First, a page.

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How reggae came to Hawai‘i

Sunaina Keonaona Kale

UC Presidential Postdoctoral Fellow Sunaina Keonaona Kale (photo by Susan Jacob)

How did reggae, with its close ties to the struggle for Afro-Jamaican freedom from colonialism in the mid-20th century, get so big in Hawai‘i?

It’s a question Sunaina Keonaona Kale, who earned her doctorate in ethnomusicology from UC Santa Barbara, wondered since childhood — and which she’s now exploring through her research as a UC presidential postdoctoral fellow at UC Davis.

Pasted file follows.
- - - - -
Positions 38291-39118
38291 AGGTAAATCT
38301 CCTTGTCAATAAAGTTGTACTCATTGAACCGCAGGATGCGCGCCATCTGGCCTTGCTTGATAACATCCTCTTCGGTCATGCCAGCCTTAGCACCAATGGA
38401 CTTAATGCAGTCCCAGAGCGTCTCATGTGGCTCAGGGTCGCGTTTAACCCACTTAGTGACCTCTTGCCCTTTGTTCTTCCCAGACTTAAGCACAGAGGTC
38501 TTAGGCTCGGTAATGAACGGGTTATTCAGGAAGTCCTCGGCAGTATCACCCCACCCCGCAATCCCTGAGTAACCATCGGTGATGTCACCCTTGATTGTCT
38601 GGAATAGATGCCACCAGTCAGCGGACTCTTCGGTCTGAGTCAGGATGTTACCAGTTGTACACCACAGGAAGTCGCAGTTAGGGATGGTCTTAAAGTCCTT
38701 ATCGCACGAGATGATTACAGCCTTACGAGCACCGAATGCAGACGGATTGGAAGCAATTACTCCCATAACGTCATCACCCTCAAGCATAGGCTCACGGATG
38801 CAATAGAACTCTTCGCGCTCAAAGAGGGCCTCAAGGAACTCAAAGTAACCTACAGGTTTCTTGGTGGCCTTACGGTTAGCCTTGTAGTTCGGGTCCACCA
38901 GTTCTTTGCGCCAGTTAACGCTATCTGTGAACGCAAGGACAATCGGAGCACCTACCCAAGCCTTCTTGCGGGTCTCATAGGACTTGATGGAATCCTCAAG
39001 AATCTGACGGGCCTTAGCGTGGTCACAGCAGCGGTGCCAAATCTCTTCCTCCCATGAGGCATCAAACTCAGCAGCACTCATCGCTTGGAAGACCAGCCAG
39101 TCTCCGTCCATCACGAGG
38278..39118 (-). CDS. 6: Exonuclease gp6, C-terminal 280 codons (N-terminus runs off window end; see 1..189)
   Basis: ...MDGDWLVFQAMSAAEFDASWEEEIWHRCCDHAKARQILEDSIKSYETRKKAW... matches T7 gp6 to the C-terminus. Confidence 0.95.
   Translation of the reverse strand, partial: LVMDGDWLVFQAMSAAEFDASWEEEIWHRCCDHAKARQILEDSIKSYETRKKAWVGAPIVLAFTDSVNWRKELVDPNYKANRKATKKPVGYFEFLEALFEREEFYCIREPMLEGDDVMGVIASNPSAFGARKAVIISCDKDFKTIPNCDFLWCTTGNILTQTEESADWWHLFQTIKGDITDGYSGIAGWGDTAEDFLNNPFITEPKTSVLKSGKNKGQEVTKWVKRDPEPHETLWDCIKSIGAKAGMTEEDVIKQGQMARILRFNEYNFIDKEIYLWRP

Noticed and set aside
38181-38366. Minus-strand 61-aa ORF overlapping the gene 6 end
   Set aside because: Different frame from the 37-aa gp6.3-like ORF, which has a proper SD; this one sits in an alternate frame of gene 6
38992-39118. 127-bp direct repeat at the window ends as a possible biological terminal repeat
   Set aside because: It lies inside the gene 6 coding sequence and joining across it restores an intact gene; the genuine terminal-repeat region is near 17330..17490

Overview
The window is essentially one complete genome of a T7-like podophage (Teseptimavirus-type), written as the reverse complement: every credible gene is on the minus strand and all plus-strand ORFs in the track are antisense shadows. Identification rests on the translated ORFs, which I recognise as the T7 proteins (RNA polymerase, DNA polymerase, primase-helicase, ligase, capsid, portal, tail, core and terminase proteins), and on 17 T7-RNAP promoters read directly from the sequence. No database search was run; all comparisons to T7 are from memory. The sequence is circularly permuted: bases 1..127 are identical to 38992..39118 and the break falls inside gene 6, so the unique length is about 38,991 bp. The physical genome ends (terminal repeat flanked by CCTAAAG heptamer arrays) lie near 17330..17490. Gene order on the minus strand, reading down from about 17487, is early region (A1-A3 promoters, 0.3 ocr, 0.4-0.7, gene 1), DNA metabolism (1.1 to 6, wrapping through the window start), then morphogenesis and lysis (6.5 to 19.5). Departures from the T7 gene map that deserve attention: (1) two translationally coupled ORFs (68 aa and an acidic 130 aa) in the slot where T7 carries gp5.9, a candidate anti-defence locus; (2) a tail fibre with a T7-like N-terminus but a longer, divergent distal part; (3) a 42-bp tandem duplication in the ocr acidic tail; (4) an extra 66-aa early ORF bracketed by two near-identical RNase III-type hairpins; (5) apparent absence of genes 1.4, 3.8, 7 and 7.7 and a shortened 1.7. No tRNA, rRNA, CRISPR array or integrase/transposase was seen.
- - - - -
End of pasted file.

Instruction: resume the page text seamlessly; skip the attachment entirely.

“When we talk about the music of marginalized people, often we talk about it in terms of authenticity. So as an Indigenous person studying Indigenous music, I’ve seen how Indigenous people are not allowed to be in the present, in modernity… I’m trying to show how there is a distinctly Kanaka Maoli route to this music, and how reggae is just one recent addition to a much longer history of Hawaiian music that is constantly incorporating all kinds of global forms.”

Read the full story from the UC Newsroom



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